Marvel Studios presents WandaVision, a blend of classic television and the Marvel Cinematic Universe in which Wanda Maximoff (Elizabeth Olsen) and Vision (Paul Bettany) — two super-powered beings living idealized suburban lives — begin to suspect that everything is not as it seems.
Where does one even try to begin talking about a show as deeply complex, wonderfully funny, and emotionally devastating as Jac Schaeffer’s WandaVision, which serves as the first property to kick off Phase Four of the Marvel Cinematic Universe. Initially, Black Widow was set to be the first, but I’m more than glad it was WandaVision.
For the past few weeks now, this show has been smashing records and even managed to cause Disney+ to crash due to so many people watching the newest episode the instant it released. People were so eager to tune in every Friday to see what was going to happen next to Wanda Maximoff and Vision, and it’s not hard to see why.
The show’s first half is essentially a gigantic love-letter to old-school sitcoms of the 1950s and onward including Bewitched, I Love Lucy, and The Brady Bunch just to name a few. These episodes come complete with laugh tracks and plenty of funny gags to make viewers laugh, but each episode has that MCU flavor in it. You know that, while this episode may be funny and is a parody of a sitcom, there are so many hidden meanings behind it.
Take the debut episode for example – it’s something that you would see on a show like The Honeymooners. The dialogue is essentially the dialogue you would expect to hear on a 50s sitcom and a lot of the jokes are period-accurate, but at the end of that episode, something creepy and bizarre happens just to let you know that all is not what it seems.
The burning mystery of WandaVision isn’t revealed until a much later episode, and even when you get big answers revealed, there are still plenty of questions that are left unanswered, and it left all fans thirsty to hear what the answers would be. The second half of WandaVision is an emotionally devastating look at grief, trauma, and love. You don’t have to be a big Marvel fan to feel intense sympathy and sadness for Wanda Maximoff in these episodes.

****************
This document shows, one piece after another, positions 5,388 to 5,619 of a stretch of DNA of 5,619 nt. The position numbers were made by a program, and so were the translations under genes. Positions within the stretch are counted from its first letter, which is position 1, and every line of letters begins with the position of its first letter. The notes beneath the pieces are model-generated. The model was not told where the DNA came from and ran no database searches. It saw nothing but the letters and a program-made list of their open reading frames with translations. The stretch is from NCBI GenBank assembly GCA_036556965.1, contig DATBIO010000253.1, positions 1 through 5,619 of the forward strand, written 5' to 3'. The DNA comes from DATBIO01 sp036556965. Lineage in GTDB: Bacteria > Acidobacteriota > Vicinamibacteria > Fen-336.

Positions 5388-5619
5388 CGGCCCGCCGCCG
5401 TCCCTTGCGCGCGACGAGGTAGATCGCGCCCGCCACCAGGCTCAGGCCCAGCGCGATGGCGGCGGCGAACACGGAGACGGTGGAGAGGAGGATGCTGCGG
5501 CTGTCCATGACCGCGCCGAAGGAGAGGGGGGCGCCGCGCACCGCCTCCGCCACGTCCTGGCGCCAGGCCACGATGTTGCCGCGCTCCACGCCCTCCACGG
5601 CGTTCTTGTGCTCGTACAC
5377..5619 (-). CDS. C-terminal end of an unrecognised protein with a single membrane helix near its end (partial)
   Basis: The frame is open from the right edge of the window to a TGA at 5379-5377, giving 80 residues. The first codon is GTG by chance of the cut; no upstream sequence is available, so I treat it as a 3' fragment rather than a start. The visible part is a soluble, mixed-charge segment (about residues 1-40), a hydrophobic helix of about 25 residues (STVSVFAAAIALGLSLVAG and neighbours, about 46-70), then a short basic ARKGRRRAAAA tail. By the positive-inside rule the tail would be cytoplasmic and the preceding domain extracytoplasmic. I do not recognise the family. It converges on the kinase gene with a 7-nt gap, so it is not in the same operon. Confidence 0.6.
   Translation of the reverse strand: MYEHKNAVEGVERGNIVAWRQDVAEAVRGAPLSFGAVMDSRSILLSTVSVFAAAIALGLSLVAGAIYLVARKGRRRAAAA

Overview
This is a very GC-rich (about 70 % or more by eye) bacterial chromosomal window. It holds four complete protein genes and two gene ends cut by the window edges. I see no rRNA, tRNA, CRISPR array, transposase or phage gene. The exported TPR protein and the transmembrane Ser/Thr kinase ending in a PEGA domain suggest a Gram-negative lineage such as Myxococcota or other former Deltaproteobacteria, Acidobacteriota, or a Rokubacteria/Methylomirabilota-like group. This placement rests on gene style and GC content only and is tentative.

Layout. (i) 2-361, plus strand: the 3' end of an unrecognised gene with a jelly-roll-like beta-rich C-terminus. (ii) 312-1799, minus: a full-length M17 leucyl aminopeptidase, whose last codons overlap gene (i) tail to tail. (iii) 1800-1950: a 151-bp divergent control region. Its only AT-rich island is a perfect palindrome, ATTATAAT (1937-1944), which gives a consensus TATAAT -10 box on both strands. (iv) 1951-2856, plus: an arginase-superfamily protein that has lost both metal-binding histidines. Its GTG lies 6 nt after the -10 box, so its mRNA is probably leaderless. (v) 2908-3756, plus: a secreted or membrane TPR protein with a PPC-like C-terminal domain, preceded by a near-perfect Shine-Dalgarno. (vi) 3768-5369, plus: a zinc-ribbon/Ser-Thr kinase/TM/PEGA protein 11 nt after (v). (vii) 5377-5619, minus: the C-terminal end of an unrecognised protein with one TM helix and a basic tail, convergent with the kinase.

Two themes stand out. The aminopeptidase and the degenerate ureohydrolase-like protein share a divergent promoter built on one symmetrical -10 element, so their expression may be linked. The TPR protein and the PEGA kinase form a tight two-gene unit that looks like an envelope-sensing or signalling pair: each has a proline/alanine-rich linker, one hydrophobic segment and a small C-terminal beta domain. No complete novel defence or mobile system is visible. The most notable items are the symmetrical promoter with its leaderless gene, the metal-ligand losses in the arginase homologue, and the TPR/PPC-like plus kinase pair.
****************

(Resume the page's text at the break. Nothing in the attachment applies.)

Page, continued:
Episode eight titled “Previously On” does this the best. It takes us back to Wanda’s childhood and shows us some of the most pivotal moments of her life. The moments that make Wanda, well, Wanda. And seeing how much trauma she has gone through over the years and the realization about what may come next is absolutely heart-wrenching.
Elizabeth Olsen has always been one of my favorite actresses, but she has easily shot up to one of my top three favorite actresses now. Not only has WandaVision solidified the fact that Wanda Maximoff is the strongest character in the MCU, but now I can say she is my favorite. If Olsen doesn’t win dozens of awards for her intricate and beautifully layered performance in this show, then it would, quite simply, be one of the biggest snubs in awards history.
And Paul Bettany does a superb job in the role of Vision as well. In previous MCU movies such as Infinity War and Age of Ultron, Bettany feels more like a badass robot than an actual person, and it was certainly a lot of fun to watch him on-screen. The scene in Age of Ultron where he lifts Mjolnir like it weighs nothing was absolutely hysterical. But now, Vision has gotten so much development to the point where I feel a strong emotional attachment to his character.
Jac Schaeffer truly did a marvelous job writing all nine episodes of this show. He clearly had a vision (no pun intended) of what he wanted to do with this series and he made it look incredibly easy. Planning out a show this intricate and complex would be a daunting task for any screenwriter, no matter how much experience they have. But Schaeffer is obviously skilled and at the end of the day, his vision became a reality and it blossomed into WandaVision, which is not only a jaw-dropping and exhilarating introduction into Phase Four, but it is easily one of the best things the Marvel Cinematic Universe has ever released.
Overall Grade: A+
Created by: Jac Schaeffer